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STEIGER DYNAMICS ERA (Intel i7-9700K + NVIDIA RTX 2080 Ti)

crazyeyesreaper

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Steiger Dynamics seeks to deliver the ultimate in HTPCs with their latest ERA system. Our test config loaded with an Intel i7 9700K, NVIDIA GeForce RTX 2080 Ti, and two Samsung SSDs packs all the things enthusiasts dream about.

Show full review
 
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This thing needs dust filters. Especially the CDROM area will get clogged up too.
 
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Benchmark Scores Cherry pie at one point ;)
The table on first page should include the dedicated GPU.
Gaming performance is 80-90 % of a reference RTX 2080 ti but real gamers would not buy this toaster anyway.
 
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The table on first page should include the dedicated GPU.
Gaming performance is 80-90 % of a reference RTX 2080 ti but real gamers would not buy this toaster anyway.
Those benchmark setups are usually OCed from where you take the numbers. I would even underclock this setup tbh.

PS. The table includes the dedicated GPU imho
 
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Benchmark Scores Cherry pie at one point ;)
Those benchmark setups are usually OCed from where you take the numbers. I would even underclock this setup tbh.
Data is from TPU, OK different (OCed) CPU. Yes I can't imaging to run this box at 100 % power limit for a longer time.
 
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Seems way overkill for a HTPC. I didn't know people still even used them enough to justify a system like this. An Nvidia Shield TV is a better user experience than any windows based PC. IMO, as someone who spent big bucks on building HTPC's in the past...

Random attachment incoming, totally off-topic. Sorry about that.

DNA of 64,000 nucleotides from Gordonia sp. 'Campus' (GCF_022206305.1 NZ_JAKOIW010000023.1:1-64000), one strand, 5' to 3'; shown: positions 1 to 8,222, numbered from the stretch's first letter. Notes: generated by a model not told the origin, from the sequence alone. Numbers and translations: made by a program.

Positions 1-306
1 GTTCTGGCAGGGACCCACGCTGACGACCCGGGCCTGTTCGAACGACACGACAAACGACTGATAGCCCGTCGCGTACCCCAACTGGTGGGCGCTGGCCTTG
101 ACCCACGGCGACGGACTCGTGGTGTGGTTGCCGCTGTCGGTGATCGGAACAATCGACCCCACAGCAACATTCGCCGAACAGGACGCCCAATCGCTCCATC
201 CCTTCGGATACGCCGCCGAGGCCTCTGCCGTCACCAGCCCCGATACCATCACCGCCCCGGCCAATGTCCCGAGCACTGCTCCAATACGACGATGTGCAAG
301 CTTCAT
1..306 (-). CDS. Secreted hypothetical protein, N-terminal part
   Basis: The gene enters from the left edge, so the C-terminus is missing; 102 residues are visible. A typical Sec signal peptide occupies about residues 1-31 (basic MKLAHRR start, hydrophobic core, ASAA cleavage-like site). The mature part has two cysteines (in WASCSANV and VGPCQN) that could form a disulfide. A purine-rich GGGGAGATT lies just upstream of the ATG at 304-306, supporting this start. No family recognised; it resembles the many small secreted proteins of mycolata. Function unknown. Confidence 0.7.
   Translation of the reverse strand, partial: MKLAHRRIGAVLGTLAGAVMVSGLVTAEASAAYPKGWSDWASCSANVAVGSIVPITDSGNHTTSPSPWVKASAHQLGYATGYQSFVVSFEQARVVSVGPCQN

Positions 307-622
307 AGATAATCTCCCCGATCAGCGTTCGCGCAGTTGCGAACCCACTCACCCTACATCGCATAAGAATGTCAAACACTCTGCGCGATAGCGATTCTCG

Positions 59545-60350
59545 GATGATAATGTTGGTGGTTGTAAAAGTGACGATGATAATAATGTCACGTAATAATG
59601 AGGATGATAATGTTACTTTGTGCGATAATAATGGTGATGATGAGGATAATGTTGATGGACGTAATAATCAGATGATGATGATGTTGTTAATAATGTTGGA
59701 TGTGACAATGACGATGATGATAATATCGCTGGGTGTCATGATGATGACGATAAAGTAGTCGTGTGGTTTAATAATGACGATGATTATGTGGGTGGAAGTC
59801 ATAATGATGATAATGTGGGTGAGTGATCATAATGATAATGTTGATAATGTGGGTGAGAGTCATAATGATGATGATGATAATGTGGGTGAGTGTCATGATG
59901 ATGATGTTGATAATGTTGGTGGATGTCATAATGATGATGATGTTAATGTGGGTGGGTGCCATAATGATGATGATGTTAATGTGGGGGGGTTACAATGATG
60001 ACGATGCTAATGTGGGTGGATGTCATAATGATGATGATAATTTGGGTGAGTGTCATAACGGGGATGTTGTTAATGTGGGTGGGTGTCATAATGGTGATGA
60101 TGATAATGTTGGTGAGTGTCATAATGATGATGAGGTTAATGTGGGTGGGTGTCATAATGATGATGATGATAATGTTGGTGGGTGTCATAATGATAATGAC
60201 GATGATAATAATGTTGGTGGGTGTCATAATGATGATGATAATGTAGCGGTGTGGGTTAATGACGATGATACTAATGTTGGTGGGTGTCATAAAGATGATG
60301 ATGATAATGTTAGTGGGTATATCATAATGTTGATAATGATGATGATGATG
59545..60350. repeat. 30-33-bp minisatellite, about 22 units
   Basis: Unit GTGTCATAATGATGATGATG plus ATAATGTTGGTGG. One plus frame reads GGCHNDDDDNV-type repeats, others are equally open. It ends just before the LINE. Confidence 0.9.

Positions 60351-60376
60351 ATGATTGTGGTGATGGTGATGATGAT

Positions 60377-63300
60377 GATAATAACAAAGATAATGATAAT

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Love the design, but listing numbers with no comparison in sight is not much of a review.
 
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Yeah it's definitely good looking. Toslink would have been better than dual eth, though that's is more up-to Asrock rather than Steiger(Well they could have use MSI MPG z390I instead of Asrock). Other than that removable 2.5" tray would have been nice.
 

crazyeyesreaper

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Love the design, but listing numbers with no comparison in sight is not much of a review.
Well then convince the companies to let me keep$1000-3200 systems so they can be tested again and again.

3Dmark / Games / Cinebench all that data here can be compared to the data seen in other reviews I have done. The problem is way out of date drivers / different windows versions / game patches etc which can all screw with the results. As it is benchmarking, updates, photos per system review since everything is done real-time not automated (so i can verify any issues or problems when they occur) means each system takes over 30 hours to complete everything. Its a massive time sink which no one seems to consider.

Future reviews will see more benchmarks and new games covered as well further adding to the work load.